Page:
The internal processing needs of components are related to the work transformation they're expected to provide. For processing, that's core to the functional mission of the component. The goal is to make the operation dependent on local resources where possible.
If a reference table can be replicated without excessive cost, do so rather than create a central database that will have to be connected to its component users via the network. The value of local storage can often be enhanced by grouping components that have common data dependence into a single component or putting them adjacent in the workflow so that it's easier to optimize their connection.
Always avoid mixing formatting and processing steps in the same component, because it can limit options for performance enhancement by component replication. It's harder to do that if the component is accessing what might have to be a shared data resource.
Components in a workflow that can't easily be replicated to improve throughput are natural bottlenecks that should be addressed at the design level. There are many ways to improve component-level performance by optimizing the ways critical resources can be used.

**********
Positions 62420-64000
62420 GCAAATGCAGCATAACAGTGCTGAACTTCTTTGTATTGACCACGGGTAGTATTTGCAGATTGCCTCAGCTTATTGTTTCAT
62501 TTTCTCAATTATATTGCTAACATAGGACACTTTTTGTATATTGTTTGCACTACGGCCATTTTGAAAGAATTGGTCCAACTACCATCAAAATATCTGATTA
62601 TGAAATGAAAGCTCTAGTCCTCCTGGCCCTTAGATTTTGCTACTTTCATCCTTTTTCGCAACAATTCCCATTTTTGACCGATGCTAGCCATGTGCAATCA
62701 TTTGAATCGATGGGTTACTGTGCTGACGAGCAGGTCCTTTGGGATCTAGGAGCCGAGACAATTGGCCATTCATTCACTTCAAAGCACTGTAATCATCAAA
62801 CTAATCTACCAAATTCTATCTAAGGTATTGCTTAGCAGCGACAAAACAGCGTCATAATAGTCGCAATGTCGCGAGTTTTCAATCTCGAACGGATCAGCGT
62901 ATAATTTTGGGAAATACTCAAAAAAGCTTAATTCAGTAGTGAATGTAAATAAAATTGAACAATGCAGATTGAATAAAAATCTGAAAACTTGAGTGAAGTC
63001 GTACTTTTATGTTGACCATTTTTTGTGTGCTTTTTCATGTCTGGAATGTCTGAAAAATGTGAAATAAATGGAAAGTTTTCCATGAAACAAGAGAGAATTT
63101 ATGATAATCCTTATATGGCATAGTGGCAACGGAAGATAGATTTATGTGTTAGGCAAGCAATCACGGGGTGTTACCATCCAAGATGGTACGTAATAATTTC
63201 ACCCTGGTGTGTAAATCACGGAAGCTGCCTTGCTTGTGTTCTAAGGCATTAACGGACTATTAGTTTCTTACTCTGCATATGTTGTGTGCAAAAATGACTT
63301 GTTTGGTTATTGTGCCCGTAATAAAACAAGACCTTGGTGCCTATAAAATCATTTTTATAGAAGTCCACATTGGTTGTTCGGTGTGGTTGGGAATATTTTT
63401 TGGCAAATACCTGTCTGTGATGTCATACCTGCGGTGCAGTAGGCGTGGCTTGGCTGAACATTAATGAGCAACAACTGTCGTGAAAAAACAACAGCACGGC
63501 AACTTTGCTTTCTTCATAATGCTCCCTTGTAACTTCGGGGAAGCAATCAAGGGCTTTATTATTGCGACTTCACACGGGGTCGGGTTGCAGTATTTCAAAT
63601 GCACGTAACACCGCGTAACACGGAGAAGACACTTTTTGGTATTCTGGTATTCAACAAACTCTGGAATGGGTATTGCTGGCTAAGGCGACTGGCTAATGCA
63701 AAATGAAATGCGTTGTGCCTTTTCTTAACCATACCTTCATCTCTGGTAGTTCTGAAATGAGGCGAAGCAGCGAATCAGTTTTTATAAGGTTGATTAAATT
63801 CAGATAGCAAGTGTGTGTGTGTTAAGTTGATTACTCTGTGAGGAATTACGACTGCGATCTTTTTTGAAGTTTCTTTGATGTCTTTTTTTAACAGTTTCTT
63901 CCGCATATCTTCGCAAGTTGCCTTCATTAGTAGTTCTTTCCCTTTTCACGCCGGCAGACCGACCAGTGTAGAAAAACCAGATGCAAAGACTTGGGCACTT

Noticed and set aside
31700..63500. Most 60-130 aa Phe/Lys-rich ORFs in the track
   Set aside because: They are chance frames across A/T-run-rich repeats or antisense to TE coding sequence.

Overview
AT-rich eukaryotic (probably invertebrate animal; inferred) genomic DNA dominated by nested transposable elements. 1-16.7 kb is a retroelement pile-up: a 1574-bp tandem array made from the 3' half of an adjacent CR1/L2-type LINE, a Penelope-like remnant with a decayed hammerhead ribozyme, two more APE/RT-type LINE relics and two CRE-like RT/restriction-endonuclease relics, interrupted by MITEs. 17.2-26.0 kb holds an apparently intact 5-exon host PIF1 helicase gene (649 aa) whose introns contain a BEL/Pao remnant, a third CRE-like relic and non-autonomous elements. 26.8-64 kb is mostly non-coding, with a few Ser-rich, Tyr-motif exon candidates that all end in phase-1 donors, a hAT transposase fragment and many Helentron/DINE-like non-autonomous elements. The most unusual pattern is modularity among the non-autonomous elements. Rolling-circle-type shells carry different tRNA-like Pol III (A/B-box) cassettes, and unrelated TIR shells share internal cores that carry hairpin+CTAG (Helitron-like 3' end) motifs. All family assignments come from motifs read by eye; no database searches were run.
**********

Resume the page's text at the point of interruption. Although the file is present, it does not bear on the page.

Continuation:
Things to watch for
Look for cases where multiple components access the same database at different points for different information -- it may be better to get all the information on the first access. Also, be wary of componentization models with many workflow steps; performance for agility may be traded in a way that will be risky when application pieces are moved to the cloud.
Another thing to watch for is the opportunity to use a platform service from a cloud provider. Most large cloud providers offer cloud database management system services, workflow management and distributed workflow processing. These tools are often useful near the boundary between the Web front-end and the OLTP portions of apps.
Be aware that the aforementioned tools are often available only in the public cloud and only from some providers. Apps need to be customized to cloud platforms in order for them to be used effectively.
The final point is to build in performance management and monitoring capabilities at the design level. Horizontal scaling, or even the use of tiered storage, can be optimized if the components are aware of performance enhancement mechanisms and can check to see when they're needed and how they should be coordinated. It's very hard to add throughput-enhancing options down the road without major surgery.
Performance in the cloud is more variable than that of the data center because details of resource assignment are unknown and can't be influenced. It's better to build performance enhancement and management concepts into the app from the start to avoid regretting not including them in the first place.
About the author:
Tom Nolle is president of CIMI Corp., a strategic consulting firm specializing in telecommunications and data communications since 1982.